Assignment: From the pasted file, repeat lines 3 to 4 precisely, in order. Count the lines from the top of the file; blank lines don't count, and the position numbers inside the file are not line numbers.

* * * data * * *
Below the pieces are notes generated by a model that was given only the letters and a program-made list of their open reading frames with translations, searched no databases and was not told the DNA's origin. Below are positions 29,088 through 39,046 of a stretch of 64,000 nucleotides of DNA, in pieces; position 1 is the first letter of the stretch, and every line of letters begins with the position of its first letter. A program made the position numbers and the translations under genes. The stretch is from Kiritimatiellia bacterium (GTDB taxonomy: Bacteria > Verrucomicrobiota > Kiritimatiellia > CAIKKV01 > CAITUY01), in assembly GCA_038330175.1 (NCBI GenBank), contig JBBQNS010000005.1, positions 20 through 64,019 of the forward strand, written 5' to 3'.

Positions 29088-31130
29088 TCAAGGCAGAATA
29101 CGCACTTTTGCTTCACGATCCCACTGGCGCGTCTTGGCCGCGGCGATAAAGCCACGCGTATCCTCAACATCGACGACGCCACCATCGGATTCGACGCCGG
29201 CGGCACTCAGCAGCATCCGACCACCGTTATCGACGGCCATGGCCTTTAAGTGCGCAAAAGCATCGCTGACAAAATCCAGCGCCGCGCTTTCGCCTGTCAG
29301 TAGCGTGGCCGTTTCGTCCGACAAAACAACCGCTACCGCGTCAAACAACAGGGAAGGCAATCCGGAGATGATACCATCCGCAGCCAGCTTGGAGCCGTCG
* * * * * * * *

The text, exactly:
29088 TCAAGGCAGAATA
29101 CGCACTTTTGCTTCACGATCCCACTGGCGCGTCTTGGCCGCGGCGATAAAGCCACGCGTATCCTCAACATCGACGACGCCACCATCGGATTCGACGCCGG